Match 14: Korea 0, Germany 7
Constantin Staib and Oskar Deecke both scored twice as Olympic champions Germany produced a superb performance to overpower Korea and seal their place in the bronze medal match. The result was Germany’s biggest ever victory at a Champions Trophy, surpassing their 6-1 win over Spain in Karachi way back in 1981. 
Staib started and finished the scoring with field goals, with Tom Grambusch, Deecke, Timm Herzbruch, Deecke again and Marco Miltkau all registering in between as Die Honamas produced their best performance of the competition. Although they will not defend the title that they won in Bhubaneswar, India two years ago, the youthful Germans have lost just once in this competition and continue to improve with every game.  
“The performance of the team was really outstanding today”, said Germany striker and captain Florian Fuchs after the match. “We were desperate for that win because we were not able to win in our first four matches here. We are a really young squad and have a lot of new players on the team. These young guys have performed and they have a big future. German hockey has nothing to worry about, I think.” 
Match 15: Great Britain 3, Belgium 3 
Belgium and Great Britain played out a dramatic 3-3 draw in the final match of the pool phase, a result which helped neither team as India held onto second place in the standings to set up a final meeting with Australia.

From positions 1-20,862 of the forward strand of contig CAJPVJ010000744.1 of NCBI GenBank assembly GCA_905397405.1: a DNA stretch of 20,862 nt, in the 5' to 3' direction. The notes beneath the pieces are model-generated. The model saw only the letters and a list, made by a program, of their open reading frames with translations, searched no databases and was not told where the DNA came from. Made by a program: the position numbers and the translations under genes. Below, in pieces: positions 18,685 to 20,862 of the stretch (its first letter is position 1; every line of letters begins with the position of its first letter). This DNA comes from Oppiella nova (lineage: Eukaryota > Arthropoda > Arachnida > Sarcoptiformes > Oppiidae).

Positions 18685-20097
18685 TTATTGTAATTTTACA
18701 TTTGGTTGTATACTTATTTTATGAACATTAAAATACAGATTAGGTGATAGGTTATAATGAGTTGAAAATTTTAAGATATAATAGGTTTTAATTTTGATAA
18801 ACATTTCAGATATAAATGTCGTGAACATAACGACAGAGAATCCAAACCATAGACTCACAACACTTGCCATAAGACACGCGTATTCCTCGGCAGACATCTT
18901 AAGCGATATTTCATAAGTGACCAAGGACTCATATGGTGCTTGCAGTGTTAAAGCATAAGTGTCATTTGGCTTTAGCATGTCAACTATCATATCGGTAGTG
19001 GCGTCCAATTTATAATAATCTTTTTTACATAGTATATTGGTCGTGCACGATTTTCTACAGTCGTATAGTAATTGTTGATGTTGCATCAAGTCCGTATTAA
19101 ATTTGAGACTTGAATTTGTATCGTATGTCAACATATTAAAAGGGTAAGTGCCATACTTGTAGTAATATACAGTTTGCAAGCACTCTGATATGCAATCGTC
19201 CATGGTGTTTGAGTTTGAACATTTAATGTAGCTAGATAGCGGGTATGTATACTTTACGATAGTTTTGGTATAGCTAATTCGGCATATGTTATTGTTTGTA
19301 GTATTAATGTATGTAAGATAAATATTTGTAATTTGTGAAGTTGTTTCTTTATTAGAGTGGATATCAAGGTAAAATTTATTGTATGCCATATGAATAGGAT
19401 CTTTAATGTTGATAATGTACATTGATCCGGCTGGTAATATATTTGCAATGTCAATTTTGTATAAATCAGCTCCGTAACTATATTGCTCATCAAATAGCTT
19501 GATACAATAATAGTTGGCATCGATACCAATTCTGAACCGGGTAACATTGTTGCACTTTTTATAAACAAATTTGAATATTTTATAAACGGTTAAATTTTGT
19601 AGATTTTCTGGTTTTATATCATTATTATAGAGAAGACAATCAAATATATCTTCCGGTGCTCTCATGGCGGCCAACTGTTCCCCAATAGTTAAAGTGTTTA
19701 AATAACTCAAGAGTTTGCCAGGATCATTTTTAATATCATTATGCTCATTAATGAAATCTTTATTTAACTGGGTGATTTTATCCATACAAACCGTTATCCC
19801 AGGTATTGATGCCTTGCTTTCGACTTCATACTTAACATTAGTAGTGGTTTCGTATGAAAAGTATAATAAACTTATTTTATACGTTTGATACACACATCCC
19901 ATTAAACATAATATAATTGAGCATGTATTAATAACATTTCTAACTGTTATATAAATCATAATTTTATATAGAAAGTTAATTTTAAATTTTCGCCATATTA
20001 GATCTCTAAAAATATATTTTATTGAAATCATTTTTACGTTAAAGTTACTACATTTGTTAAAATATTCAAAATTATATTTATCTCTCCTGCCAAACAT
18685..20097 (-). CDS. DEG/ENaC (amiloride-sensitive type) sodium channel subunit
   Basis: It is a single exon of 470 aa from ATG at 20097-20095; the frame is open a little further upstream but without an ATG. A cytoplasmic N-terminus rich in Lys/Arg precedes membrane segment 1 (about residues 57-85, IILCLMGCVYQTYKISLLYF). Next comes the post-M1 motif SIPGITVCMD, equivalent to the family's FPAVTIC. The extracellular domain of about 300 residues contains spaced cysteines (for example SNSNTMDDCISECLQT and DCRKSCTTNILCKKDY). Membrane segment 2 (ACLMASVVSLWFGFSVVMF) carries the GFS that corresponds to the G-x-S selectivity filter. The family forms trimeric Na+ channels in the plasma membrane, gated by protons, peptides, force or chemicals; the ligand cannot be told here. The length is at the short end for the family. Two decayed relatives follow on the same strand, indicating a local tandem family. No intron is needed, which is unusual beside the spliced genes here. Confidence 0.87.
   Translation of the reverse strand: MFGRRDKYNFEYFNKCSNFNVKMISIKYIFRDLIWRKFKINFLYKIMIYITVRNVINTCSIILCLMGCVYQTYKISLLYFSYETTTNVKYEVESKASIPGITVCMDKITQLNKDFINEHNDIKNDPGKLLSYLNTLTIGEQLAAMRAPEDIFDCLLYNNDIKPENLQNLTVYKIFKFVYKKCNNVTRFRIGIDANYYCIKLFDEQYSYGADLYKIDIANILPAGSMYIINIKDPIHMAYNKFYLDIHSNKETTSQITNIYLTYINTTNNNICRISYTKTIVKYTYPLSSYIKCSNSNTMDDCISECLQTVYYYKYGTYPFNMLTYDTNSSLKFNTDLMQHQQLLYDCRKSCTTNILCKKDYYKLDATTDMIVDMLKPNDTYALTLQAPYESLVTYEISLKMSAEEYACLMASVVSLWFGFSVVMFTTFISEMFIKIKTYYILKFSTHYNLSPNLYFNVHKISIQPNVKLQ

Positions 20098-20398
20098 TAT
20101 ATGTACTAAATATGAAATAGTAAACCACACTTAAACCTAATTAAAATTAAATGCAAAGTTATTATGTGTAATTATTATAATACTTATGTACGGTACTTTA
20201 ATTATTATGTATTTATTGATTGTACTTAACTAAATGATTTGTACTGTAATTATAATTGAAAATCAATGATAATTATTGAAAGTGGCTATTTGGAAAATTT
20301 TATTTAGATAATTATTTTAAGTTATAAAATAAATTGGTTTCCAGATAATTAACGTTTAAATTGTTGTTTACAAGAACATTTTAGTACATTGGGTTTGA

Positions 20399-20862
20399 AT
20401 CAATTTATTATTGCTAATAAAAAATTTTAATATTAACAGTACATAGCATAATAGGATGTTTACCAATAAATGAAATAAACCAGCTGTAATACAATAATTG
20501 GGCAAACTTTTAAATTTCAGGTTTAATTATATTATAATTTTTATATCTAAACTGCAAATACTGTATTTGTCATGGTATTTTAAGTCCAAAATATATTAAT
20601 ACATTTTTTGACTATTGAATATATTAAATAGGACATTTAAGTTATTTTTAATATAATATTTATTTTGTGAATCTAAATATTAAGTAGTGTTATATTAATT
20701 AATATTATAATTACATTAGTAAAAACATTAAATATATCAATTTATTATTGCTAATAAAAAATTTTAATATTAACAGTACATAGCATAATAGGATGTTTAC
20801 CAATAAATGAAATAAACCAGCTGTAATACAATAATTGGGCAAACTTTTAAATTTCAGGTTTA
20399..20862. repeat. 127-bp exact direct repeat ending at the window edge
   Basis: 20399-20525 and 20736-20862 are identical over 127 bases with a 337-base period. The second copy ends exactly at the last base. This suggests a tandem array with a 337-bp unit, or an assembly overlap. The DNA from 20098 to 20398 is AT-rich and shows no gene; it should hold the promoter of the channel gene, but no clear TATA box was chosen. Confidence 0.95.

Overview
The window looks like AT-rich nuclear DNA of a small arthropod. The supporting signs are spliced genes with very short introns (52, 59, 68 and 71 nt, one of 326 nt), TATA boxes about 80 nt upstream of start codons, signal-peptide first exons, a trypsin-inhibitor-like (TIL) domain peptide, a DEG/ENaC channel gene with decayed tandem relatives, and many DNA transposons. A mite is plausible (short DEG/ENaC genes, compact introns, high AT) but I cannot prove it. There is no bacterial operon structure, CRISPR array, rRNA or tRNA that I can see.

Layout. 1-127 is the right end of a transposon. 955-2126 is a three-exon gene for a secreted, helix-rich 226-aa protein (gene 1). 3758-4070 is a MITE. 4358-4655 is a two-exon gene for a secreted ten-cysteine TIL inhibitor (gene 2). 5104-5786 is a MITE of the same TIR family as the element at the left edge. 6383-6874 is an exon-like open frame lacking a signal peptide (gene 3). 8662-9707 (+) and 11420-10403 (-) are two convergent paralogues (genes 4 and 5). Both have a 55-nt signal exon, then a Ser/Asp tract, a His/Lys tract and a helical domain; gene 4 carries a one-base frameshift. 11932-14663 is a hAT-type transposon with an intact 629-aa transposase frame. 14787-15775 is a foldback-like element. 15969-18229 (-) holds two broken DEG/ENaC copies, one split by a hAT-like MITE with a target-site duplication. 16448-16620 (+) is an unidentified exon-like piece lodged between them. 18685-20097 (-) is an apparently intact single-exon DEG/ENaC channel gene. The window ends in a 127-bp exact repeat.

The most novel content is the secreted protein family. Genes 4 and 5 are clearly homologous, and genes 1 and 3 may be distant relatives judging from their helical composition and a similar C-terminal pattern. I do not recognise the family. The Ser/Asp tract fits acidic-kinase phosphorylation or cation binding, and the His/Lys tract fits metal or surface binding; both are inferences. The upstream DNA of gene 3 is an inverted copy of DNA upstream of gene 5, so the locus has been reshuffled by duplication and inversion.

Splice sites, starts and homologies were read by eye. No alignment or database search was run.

Belgium’s Red Lions needed less than 40 seconds to take the lead against the home favourites, with Thomas Briels guiding a cross into the roof of George Pinner’s net before GB captain Barry Middleton levelled with a penalty corner deflection five minutes before half time.
Belgium’s Loick Luypaert gave his side a 3-1 lead with a brace of penalty corner drag-flicks either side of the break, putting the Red Lions within one goal of sealing their own place in the competition final. However, Great Britain’s decision to replace their goalkeeper with an outfield player with six minutes remaining proved significant, with David Ames and Barry Middleton tying the match as the Belgians lost their discipline.
“I think we’ll look back on that match and think it was really one that we should have won”, said Great Britain midfielder Harry Martin after the match, knowing that victory would have secured a place in the event final against Australia’s Kookaburras. “I think we controlled large parts of it and obviously it got pretty crazy towards the end. In the end we were pleased with a draw, but we definitely wanted a lot more from that match.”
Despite the disappointment of not reaching the final, Great Britain still have a chance of medaling at the event when they face Olympic champions Germany in Friday’s bronze medal match.
Tickets for the Hockey Champions Trophy 2016 events are still available and can be purchased by clicking here